The first western-inspired Ranch homes were constructed in California in the 1930s. Fuelled by the post-war building boom and the expansion of the residential areas, where large lots made their sprawling footprints possible, Ranch house plans soon became the principal home style through the 1950s. Ranch housing is a domestic architectural design. The ranch house is recognized for its long, close-to-the-ground profile, and marginal use of exterior and interior decoration. The houses merge modernist ideas and styles with notions of working ranches to create a very informal and relaxed living style. First built in the 1920s, the Ranch was incredibly popular with the booming post-war middle class of the 1940s to 1970s. The style is often associated with tract housing constructed at this time, which experienced a population explosion during this period, with a matching demand for housing.
Ranch house plans focus on openness, with few interior walls and an effective use of space. The one-story plan usually features a low-pitched side-gable or hipped roof, occasionally with a front-facing cross gable. Colonial, Craftsman, Tudor, or Spanish influences may shade the outside, though decorative details are marginal. Large picture windows are typical, as are sliding glass doors leading to back patios. The rise of the automobile necessitated an connected garage. Perfect for those who prefer single-level living or love mid-century style, the Ranch home has restored its popularity today.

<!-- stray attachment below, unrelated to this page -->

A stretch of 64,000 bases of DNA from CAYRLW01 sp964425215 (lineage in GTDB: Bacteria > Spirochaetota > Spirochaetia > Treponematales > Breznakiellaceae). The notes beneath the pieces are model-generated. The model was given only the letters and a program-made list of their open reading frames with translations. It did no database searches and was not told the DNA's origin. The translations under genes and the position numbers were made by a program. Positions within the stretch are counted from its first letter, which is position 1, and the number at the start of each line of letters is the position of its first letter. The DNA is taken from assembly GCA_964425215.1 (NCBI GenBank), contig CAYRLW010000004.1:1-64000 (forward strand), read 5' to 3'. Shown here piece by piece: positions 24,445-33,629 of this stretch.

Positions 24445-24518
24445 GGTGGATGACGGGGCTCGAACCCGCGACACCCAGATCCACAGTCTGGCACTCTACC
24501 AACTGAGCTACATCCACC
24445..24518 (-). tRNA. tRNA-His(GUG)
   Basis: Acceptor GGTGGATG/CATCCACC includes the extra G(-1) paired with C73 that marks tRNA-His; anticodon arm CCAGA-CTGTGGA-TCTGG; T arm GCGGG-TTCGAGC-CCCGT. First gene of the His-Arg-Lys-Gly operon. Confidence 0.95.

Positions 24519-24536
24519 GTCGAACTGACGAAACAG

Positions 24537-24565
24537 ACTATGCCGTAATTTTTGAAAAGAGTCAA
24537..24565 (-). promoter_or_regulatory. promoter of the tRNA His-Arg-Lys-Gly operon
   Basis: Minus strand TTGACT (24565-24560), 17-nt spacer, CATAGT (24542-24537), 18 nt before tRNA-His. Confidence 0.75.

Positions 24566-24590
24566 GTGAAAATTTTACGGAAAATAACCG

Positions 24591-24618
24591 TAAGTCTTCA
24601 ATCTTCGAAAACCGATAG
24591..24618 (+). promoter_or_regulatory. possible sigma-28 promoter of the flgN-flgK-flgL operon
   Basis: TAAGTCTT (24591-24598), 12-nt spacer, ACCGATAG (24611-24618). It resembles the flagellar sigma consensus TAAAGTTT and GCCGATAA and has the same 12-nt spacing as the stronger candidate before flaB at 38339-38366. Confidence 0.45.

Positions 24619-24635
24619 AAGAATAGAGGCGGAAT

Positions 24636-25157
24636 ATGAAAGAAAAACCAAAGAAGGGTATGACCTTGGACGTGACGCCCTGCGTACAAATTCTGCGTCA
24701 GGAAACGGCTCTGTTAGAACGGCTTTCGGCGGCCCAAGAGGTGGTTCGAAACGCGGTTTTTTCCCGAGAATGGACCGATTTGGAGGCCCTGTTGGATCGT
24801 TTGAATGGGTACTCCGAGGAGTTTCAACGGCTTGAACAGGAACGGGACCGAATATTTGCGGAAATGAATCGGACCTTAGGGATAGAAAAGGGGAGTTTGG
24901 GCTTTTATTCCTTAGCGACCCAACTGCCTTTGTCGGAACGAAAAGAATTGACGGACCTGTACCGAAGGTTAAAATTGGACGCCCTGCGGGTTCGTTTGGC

By the 1950s, the Ranch townhouses, by now often called merely the ranch house or even "rambler house", accounted for nine out of every ten new houses. The apparently endless ability of the style to accommodate the personal needs of the owner/occupant, combined with the very modern addition of the latest in building developments and simplicity of the design satisfied the requirements of the time. Ranch houses were built throughout the country and were frequently given regional face lifts to suit regional tastes. The "Colonial Ranch” is one such said variant, adding Colonial features to the frontage of the Ranch home. Ranch homes of the 1940s and 1950s are typically more deliberately traditional in nature than those of the 1960s and 1970s, with features such as dovecotes, Swiss board edging on trim, and commonly western and even fantasy trim styling. In the 1960s, the ranch house echoed the nationwide trend towards sleekness in design, with the homes becoming even simpler as this tendency continued.
American tastes in architecture began to alter in the late 1960s, a move away from Ranch homes towards more formal and conventional styles. By the late 1970s, the ranch house was no longer the residence of choice, and had been eclipsed by the neo-eclectic styles of the late 20th century.
Starting in the late 1990s, a revival of interest in the Ranch house and Ranch town houses took place. The renewed interest in the design is mainly focused on established homes and neighbourhoods, not new construction. Younger house buyers find that ranch houses are reasonably priced entry level homes.